In the face of such obstacles, an alternative to write off is to outsource the collection of the debt to a collection agency. But, just as a supplier should vet a potential customer to assess whether they are likely to fullfill their end of the contract, so should that supplier ensure that their chosen collection agency has the skills and resources to act successfully on their behalf. Is the agency well versed in the language, law and business culture of the debtors country? Preferably, does it have people based in that country who can deal rapidly with issues and obstacles as they arise? Can I monitor the agencies actions and progress to ensure that otherwise good business relations aren’t soured by a single debt? Atradius Collections’ comprehensive and regularly updated International Debt Collection Handbook (downloadable from www.atradiuscollections.com) serves as a useful guide for exporters and as a ‘checklist’ of key aspects of debt recovery on which to assess agencies before outsourcing collections.
What Can a Collections Agency Achieve?
A major collections agency , especially one, like Atradius Collections, that is allied to a leading credit insurer, can add weight to the collection process in a way that would be impossible for an individual creditor. The agency may well be acting for a number of clients – whether credit insured or not –and can thus more effectively negotiate settlement as the buyer’s refusal to pay one supplier may impact the availability of credit insurance and consequently the willingness of many other suppliers to offer credit terms to the buyer. If, as often happens, the buyer is disputing the existence of the debt, for instance on the grounds of the quality of the goods delivered, the agency will be best placed to seek a resolution to that dispute and establish the extent of the agreed debt.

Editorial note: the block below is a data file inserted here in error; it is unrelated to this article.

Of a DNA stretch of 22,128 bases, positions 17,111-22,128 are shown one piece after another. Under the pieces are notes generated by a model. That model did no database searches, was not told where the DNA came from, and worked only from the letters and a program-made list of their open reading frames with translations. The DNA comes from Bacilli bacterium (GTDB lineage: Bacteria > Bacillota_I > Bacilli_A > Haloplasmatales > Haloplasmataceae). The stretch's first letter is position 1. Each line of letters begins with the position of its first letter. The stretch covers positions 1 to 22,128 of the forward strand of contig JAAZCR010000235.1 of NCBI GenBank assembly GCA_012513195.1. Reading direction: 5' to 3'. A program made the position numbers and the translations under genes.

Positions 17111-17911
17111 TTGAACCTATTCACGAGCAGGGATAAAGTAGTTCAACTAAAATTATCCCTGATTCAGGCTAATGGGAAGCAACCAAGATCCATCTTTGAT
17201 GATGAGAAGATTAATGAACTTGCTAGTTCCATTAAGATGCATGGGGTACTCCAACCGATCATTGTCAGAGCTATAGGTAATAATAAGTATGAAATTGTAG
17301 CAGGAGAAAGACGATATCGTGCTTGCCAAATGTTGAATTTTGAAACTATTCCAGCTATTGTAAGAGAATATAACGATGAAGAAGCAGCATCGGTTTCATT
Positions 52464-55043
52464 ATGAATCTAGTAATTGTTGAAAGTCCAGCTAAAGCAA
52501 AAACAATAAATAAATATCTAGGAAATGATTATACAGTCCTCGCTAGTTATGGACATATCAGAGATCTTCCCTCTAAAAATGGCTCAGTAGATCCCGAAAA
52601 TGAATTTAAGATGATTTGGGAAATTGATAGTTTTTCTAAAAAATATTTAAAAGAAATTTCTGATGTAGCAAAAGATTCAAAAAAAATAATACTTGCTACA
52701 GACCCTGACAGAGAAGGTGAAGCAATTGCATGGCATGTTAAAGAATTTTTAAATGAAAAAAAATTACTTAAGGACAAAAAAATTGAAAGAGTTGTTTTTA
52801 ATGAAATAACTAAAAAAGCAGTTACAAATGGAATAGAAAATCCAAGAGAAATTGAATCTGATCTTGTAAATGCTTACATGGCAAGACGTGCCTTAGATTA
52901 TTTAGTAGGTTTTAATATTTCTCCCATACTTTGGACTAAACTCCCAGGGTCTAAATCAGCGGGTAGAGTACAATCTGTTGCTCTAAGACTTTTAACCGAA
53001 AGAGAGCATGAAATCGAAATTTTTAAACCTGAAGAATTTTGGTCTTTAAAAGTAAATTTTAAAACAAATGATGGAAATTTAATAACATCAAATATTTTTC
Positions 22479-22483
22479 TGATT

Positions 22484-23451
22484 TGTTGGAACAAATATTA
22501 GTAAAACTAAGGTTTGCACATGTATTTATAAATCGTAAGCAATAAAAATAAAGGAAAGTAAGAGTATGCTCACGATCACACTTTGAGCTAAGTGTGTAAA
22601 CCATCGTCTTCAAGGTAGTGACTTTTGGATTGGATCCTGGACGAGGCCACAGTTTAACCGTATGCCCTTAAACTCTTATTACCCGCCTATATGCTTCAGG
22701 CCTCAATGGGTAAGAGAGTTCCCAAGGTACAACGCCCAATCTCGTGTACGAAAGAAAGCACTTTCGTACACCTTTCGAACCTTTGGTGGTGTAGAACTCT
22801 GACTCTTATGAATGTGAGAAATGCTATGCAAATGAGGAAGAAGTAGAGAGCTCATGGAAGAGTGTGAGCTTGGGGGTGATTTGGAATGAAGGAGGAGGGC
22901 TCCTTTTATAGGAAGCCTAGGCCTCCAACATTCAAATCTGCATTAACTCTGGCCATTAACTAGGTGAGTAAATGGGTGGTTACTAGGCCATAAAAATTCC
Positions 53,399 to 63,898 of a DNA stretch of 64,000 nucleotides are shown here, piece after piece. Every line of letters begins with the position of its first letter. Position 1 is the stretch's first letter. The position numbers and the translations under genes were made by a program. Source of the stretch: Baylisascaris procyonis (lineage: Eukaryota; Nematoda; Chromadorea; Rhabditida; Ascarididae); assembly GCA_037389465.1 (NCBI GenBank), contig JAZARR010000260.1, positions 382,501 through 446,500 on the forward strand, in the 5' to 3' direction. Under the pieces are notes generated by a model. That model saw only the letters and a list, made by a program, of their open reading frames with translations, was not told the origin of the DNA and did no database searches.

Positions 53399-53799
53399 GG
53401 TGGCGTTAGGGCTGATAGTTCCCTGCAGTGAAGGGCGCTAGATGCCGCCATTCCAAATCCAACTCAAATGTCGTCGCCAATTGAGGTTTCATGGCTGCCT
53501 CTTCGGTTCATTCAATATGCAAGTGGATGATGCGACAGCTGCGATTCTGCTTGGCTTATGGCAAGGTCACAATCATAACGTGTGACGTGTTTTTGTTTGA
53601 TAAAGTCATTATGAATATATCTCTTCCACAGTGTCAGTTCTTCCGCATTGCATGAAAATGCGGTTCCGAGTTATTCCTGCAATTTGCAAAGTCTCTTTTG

Even in the case of a debtor’s insolvency, when, for unsecured creditors, the chances of a sizeable settlement may not be great, a credible collection agency will take on the arduous and lengthy process of registering the debt and monitoring progress towards a payout to creditors.
The lesson is that some businesses often write off their debts before they actually need to.
Nevertheless, a late payment – even one that can eventually be recovered – can have a serious impact on a business’s profits and cash flow. It can even impair the businesses ability to finance future trade. For that reason alone, protecting cash flow by insuring your credit sales is a wise move. Look at it this way: if you incur a payment default of €50,000 and operate on a 10% profit margin, you would have to successfully sell another €450,000 worth of goods or services simply to recoup your capital loss. On a 5% margin, that €450,000 jumps to €950,000.
Is it worth the risk?
About the Author
Andreas Tesch is the Senior Director of Global, Oceania and New Markets for Atradius Credit Insurance. Atradius is a leading global provider of credit insurance, collections and surety solutions for B2B transactions with a presence in 40 countries across the world. Credit insurance is a credit management tool that provides businesses with protection against the risk that their customers default on payment when purchasing products or services on credit.